One of the most beloved film musicals of all time, The Wizard of Oz represents an enduring family favorite and cultural classic. Yet there is much more to the story than meets the eye, and the MGM movie is just one of many ways in which it has been represented. In this lively and wide-ranging book, editors Danielle Birkett and Dominic McHugh bring together insights from eleven experts into the varied musical forms this great American myth has taken in the
past century. Starting with the early adaptations of L. Frank Baum's story, the book also explores the writing, composition and reception of the MGM film, its importance in queer culture, stage adaptations of the movie, cult classic The Wiz, Stephen Schwartz's Broadway blockbuster Wicked, and the cultural
afterlife of the iconic Arlen-Harburg songs. What emerges is a vivid overview of how music - on stage and screen - has been an essential part of the story's journey to become a centerpiece of American culture.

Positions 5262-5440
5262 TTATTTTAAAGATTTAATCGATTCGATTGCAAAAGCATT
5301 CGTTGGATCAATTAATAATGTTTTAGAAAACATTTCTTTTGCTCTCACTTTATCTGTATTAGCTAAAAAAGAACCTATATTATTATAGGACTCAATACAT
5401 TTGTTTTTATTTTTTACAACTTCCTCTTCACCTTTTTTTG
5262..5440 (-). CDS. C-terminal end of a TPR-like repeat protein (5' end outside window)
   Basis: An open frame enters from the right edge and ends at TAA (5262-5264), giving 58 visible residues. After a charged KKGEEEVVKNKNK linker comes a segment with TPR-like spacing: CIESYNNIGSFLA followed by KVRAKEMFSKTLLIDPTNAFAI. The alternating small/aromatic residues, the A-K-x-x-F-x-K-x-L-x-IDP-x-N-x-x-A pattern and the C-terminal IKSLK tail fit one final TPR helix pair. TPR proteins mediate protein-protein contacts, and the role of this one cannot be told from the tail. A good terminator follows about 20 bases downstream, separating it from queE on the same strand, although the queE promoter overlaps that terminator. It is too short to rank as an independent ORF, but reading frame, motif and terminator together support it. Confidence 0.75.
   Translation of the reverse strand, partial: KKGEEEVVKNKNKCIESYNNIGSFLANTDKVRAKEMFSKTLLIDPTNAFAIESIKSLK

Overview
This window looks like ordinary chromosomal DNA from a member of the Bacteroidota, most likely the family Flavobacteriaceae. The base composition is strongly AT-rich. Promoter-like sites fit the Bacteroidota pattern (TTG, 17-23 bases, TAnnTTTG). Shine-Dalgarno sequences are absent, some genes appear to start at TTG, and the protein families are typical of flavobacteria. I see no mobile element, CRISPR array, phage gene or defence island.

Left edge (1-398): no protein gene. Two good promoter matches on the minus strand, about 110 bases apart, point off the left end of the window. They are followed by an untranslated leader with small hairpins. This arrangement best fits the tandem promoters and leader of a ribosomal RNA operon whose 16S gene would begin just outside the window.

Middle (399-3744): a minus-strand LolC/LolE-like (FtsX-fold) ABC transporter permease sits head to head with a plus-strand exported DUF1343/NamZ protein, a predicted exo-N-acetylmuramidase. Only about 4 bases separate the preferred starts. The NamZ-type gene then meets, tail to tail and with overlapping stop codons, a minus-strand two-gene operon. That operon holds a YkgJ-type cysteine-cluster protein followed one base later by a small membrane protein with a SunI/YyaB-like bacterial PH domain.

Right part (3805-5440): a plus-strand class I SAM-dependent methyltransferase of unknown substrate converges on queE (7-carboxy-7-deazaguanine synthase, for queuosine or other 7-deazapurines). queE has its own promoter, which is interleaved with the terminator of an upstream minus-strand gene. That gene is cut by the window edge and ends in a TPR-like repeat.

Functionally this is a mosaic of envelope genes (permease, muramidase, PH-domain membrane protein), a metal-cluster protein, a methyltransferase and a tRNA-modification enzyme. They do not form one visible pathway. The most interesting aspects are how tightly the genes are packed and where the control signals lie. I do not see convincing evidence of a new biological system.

Danielle Birkett is Lecturer in Music at Northern Regional College. Her research presents the first full-length study of the 1947 Broadway musical Finian's Rainbow.
Dominic McHugh is Senior Lecturer in Musicology and Director of Performance at the University of Sheffield. His publications include the books Loverly: The Life and Times of My Fair Lady (2012), Alan Jay Lerner: A Lyricist's Letters (2014) and The Complete Lyrics of Alan Jay Lerner (2018). He has appeared on BBC TV and radio numerous times, and has acted as a consultant to the Sydney Opera House's production of My Fair Lady, directed by Julie Andrews, as well
as the Lincoln Center Theater production of the same musical.